A Baltimore man whose knee injury was misdiagnosed by an emergency room doctor, leading to a subsequent amputation of the leg, was awarded $5.2 million in a recent medical practice verdict in Baltimore. However, because the plaintiff and defendant had made a high-low agreement before the verdict, the plaintiff will receive $1.5 million.
The man’s injury occurred in his line of work as a security guard. A coworker accidentally raised a vehicle barrier as the man was walking over it, causing his left leg to get stuck. His knee became dislocated before returning into place. The man was taken to a hospital emergency room and treated by a physician and his assistant. X-rays did not show a fracture or dislocation of the knee. The injury was diagnosed as a knee sprain, and the patient sent home.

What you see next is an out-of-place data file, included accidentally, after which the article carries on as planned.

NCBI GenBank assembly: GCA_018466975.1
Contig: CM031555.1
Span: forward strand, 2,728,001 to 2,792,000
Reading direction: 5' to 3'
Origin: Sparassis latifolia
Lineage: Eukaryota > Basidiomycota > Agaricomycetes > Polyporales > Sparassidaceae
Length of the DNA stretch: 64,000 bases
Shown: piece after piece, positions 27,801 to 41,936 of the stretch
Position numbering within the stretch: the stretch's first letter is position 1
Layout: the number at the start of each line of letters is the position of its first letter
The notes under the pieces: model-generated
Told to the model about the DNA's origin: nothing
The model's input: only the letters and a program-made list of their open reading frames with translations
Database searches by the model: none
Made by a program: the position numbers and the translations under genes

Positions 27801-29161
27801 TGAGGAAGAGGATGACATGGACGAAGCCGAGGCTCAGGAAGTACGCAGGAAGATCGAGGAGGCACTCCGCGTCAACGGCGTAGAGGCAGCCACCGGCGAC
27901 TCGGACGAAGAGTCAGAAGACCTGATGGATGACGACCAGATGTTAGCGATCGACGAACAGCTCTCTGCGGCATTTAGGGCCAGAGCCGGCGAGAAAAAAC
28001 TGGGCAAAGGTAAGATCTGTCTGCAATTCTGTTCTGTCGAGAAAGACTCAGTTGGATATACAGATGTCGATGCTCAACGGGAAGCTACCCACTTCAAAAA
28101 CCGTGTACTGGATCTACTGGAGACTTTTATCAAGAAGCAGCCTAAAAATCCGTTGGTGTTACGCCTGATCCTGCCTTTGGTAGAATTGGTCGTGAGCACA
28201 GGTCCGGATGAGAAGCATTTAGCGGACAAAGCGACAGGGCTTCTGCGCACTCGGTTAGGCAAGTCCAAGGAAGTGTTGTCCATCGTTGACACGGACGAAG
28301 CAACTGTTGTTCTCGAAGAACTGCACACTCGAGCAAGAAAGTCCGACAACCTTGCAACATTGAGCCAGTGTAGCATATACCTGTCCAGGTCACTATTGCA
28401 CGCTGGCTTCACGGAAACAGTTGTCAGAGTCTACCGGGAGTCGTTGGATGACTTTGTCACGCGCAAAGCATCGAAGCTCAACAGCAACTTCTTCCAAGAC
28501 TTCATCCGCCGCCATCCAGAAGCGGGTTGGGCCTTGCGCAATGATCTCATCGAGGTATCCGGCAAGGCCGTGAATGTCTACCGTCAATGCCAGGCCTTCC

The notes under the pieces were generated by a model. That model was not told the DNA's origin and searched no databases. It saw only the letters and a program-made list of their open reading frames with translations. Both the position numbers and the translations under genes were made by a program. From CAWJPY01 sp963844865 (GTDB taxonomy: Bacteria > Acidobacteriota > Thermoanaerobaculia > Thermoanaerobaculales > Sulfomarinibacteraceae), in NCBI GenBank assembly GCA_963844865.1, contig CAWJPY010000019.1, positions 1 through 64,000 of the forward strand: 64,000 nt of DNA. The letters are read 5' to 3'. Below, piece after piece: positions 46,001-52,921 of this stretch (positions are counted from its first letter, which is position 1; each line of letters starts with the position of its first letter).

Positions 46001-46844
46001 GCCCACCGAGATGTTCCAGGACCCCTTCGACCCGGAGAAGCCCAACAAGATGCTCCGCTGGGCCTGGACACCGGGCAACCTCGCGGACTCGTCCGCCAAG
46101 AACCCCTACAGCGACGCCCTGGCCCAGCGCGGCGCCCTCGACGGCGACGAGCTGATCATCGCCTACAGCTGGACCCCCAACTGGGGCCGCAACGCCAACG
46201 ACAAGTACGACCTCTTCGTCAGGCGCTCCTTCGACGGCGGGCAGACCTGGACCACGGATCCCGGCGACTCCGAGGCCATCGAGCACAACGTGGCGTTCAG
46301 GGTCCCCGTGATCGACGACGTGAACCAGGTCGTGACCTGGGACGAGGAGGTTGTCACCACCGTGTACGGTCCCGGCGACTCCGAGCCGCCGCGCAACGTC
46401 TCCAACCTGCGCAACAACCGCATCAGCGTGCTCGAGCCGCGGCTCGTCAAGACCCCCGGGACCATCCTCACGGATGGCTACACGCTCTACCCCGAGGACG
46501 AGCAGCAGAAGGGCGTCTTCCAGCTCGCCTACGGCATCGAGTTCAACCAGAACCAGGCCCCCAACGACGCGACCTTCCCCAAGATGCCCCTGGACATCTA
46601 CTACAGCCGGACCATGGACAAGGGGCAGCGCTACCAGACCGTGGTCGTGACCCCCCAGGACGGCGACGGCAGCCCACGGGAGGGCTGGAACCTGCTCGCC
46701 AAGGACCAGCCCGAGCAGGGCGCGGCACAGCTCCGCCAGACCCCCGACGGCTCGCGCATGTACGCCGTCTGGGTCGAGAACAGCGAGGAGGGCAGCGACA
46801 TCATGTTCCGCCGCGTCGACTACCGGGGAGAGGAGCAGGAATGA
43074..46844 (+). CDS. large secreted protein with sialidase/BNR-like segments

The man soon noticed swelling, tingling and numbness of his leg, and within two days a doctor couldn’t find a pulse in the leg. An MRI then revealed that all of the ligaments in his left knee had been shredded. Surgery to attempt to recover the leg was unsuccessful, and the leg had to be amputated above the knee.
In a high-low agreement, the plaintiff and defendant come to terms regarding the verdict while the jury is still in session, thus the jury is not aware of the agreement. An agreement is made that the plaintiff will receive a minimum amount, which is advantageous in the event that the jury’s verdict is less than this minimum. However, the plaintiff also accepts that he or she will receive no more than a predetermined maximum amount, even if the jury renders a higher verdict.